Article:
What’s in a data breach?

We’ve all heard about some pretty scary data breaches: the Yahoo breach that compromised 3 billion accounts, the Ashley Madison breach in 2015 that left millions with a lot of explaining to do, and, of course, the recent Equifax hack that exposed over a hundred million social security numbers, probably including yours. Unfortunately, data breaches — large and small — occur every day and are increasing in frequency. Who’s actually carrying out the breaches, and what information do they typically steal?

The team at Predesto has analyzed 5,690 cases of data breaches since 2013, and here are some insights:

Nearly 25% of data breaches are accidental

That’s right. Nearly a quarter of data breaches are accidental, self-inflicted occurrences by companies who clearly struggle to maintain healthy cybersecurity practices. Enterprises can ill-afford to be their own worst enemy, when the world is full of malicious outsiders already trying to trigger breaches (60% of the breaches in our study).

Equally surprising is that few of the breaches are triggered by state-sponsored actors (2%) or self-proclaimed “hacktivists” (2%), despite the significant media attention.

Identity theft data is gold

Comparing the type of information breached reveals that identity theft is what is most valued, accounting for nearly 60% of all breaches. Other types of data compromised include information related to financial access (18%), account access (11%), and existential data (8%).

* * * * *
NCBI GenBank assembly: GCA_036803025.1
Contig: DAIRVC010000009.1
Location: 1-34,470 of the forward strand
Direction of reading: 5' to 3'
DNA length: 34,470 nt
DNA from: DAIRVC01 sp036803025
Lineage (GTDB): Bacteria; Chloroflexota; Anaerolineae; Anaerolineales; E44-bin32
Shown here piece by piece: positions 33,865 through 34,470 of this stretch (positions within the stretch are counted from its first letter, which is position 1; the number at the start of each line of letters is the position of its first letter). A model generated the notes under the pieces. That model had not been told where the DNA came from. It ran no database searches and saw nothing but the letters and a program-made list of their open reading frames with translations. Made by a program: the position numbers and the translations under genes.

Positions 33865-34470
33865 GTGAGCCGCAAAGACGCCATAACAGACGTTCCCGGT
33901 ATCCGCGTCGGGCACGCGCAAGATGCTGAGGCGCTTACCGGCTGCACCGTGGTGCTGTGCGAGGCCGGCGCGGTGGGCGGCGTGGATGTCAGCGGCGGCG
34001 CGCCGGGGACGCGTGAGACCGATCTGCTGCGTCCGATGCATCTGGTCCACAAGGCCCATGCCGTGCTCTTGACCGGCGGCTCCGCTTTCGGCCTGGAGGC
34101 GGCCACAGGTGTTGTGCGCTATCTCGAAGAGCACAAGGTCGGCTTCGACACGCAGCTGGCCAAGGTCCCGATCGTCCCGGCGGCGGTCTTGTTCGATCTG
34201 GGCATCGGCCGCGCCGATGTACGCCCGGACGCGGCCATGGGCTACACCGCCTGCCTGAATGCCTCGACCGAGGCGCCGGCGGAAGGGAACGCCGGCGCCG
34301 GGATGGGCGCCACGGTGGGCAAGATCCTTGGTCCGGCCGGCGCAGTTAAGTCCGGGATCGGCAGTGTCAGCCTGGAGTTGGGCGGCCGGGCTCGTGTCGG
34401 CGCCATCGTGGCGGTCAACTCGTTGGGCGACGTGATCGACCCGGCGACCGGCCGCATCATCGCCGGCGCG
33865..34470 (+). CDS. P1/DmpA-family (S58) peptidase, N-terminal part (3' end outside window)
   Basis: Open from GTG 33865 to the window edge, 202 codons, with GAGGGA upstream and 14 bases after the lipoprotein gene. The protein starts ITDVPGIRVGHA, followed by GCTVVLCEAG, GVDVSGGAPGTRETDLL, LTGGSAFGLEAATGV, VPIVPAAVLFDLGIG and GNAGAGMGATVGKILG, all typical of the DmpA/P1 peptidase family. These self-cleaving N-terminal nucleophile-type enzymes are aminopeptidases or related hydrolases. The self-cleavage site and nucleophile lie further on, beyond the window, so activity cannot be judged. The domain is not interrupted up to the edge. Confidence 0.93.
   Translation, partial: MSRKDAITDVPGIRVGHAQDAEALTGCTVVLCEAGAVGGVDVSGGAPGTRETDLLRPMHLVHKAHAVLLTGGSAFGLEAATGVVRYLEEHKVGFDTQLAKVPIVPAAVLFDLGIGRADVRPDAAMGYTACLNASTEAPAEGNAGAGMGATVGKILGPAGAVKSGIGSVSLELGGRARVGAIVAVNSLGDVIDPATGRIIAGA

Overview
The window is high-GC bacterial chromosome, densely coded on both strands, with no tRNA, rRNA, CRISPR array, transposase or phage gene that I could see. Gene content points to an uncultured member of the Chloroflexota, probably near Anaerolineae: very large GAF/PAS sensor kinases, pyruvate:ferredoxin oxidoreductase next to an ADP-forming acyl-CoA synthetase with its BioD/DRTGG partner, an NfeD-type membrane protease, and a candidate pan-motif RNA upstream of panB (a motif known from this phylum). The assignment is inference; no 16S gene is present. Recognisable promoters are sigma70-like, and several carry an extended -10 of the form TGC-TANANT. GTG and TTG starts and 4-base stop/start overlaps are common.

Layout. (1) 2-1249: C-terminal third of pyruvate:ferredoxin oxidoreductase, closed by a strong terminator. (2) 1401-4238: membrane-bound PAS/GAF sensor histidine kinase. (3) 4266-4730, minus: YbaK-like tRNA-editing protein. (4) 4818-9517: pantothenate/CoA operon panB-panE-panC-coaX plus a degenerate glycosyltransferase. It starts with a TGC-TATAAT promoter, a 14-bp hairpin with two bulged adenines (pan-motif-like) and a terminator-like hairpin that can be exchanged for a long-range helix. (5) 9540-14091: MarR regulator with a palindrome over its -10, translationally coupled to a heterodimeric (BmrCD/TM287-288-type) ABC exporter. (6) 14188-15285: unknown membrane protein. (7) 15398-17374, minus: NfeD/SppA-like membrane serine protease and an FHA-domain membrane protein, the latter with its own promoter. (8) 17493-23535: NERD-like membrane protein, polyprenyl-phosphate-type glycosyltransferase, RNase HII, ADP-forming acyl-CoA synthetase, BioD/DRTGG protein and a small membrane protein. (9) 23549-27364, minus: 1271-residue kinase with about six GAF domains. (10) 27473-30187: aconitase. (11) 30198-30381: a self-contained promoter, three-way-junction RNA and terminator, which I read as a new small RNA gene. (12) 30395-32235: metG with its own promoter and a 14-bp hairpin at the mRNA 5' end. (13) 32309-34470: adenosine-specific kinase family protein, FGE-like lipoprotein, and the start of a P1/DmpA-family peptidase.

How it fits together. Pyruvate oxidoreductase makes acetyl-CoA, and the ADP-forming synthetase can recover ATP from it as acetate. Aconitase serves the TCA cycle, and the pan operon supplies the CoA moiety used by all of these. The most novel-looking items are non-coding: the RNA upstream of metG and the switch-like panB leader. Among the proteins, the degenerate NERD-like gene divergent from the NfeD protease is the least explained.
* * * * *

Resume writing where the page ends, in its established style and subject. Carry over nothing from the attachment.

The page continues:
Cross-referencing the type of data breached with the source of data breaches also reveals key insights into how different groups prioritize different types of data. Identity theft data is what malicious sources sought most frequently (52% of breaches); state-sponsored breaches prioritized existential data (34%); while hacktivists most-often sought account access data (33%).

Beware of healthcare

Data breaches occur across all industries, but some are more susceptible than others. Yes, healthcare experienced the highest number of breaches in our data set, accounting for about 25% of all cases. This shouldn’t be surprising, given the fact that healthcare-related organizations tend to capture significant amounts of personal data relative to organizations from other industries. Government-related organizations rank a distant second (16%), followed by financial institutions (13%), and retail enterprises (8%).